Texas Tech running back Sarodorick Thompson runs for a touchdown late during the second half of an NCAA college football game against Texas Tech, Saturday Sept. 26, 2020, in Lubbock, Texas. (AP Photo/Mark Rogers)


Texas’ Tom Herman blunt in his review: ‘Our players on defense, they’re embarrassed’

Ninth-ranked Horns still undefeated, but Herman knows the little details matter if they want to chase a championship

Posted September 28th, 2020

Story highlights
  • “Yes, it was as bad as I thought it was,” the Texas coach said Monday.
  • Herman expects to have receiver Jake Smith (hamstring) back on the field this week against the Frogs.
  • Quarterback Sam Ehlinger was also named the Big 12 co-offensive player of the week.

Tom Herman woke up on Sunday and watched the video of Texas’ 63-56 overtime win over Texas Tech with renewed hope. Surely, the defense, with all those missed tackles, couldn’t have been that bad, right?

“Yes, it was as bad as I thought it was,” the Texas coach said Monday.



“Our players on defense, they’re embarrassed,” Herman added. “They watched the same video you watched, and they were part of the same game everybody else saw. They know they’ve got to tackle better.”

Any silver linings?

“It wasn’t for the most part any missed assignments or being out of position,” Herman said. “We just didn’t finish plays when we needed to.”

Texas Tech’s Dalton Rigdon catches the ball in front of Texas’ D’Shawn Jamison on Saturday. The Red Raiders had five touchdown catches and 441 total yards of offense. (Brad Tollefson/Lubbock Avalanche-Journal)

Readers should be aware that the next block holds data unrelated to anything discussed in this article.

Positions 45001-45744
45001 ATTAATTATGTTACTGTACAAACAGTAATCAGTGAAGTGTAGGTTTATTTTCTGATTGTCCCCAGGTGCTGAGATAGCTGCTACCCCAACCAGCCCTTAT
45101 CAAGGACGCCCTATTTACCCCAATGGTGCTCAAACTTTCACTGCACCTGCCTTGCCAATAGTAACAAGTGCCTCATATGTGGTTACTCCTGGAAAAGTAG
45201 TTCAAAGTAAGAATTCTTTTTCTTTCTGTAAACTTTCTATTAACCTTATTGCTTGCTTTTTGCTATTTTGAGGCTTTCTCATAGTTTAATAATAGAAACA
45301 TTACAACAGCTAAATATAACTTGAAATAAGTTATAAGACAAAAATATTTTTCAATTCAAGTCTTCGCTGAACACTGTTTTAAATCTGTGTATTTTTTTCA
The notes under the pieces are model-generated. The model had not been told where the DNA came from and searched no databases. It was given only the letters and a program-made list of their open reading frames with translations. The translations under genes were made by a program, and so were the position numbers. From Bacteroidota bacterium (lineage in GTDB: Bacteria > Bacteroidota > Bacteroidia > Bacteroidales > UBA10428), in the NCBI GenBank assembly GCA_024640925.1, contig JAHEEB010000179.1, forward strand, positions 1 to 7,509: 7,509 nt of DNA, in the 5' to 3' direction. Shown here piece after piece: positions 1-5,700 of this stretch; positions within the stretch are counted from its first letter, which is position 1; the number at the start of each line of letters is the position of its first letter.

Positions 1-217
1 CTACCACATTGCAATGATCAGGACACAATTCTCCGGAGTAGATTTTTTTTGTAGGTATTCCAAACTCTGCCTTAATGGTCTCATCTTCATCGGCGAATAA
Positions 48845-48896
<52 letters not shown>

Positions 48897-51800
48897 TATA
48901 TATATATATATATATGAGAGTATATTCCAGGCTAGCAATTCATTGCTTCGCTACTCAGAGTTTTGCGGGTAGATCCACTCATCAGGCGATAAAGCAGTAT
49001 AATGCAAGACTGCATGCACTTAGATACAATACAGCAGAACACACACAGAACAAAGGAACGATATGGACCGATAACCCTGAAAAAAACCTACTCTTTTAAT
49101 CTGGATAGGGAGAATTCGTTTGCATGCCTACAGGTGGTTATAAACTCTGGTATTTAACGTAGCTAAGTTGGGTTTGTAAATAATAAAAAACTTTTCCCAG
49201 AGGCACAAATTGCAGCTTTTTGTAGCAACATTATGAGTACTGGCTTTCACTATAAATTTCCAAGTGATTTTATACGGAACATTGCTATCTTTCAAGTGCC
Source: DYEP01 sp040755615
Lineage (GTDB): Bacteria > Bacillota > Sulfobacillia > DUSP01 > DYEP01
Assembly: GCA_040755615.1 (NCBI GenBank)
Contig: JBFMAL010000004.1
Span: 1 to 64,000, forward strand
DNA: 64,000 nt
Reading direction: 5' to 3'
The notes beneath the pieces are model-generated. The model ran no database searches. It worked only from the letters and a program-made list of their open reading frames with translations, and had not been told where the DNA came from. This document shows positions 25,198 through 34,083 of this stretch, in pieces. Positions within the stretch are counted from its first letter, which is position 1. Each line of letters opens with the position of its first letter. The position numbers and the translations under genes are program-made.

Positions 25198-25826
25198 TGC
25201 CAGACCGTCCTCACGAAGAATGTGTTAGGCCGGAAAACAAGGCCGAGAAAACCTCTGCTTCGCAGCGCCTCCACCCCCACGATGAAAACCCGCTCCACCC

The ninth-ranked Longhorns (2-0, 1-0 Big 12) can take solace in the fact that they’re still undefeated. Still, it could be a long week at practice as UT prepares for TCU (0-1, 0-1). Anyone think Herman goes easy?

“They won the game. They’re happy they won the game,” Herman said. “But they understand we can’t accomplish our goals playing like that each and every week.”

Tech piled up 441 total yards, but healthy portions came after first contact. Herman had several theories about the missed tackles after watching the film and talking with coaches and players.

Texas Tech’s Riko Jeffers tackles Texas’ Bijan Robinson during Saturday’s 63-56 overtime win in Lubbock. Robinson was injured on the play but could return to practice on Tuesday or Wednesday. (Brad Tollefson/Lubbock Avalanche-Journal)

First, Tech’s speed was dramatically faster than UTEP’s. Herman said after the game “hopefully this humbles some guys out there that thought this was going to be easy.”

The Horns simply haven’t practiced tackling all that much. Spring football was canceled because of the pandemic. There was, as Herman pointed out, “a very truncated and unusual training camp” with limited contact. Once the season begins, teams usually have only one full-contact practice per week.

“We’re certainly not just going to line up and scrimmage our No. 1 offense every day in practice to get that done. That’s not real smart,” Herman said. “So, we’ve got to continue to work our drills, add some more drills. We’ve got to stress the importance of carrying those drills over into the game.”